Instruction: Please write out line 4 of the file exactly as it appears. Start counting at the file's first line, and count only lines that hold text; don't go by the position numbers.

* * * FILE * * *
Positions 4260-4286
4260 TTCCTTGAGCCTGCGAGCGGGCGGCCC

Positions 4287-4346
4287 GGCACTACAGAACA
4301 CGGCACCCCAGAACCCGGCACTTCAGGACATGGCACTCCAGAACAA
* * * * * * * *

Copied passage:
4287 GGCACTACAGAACA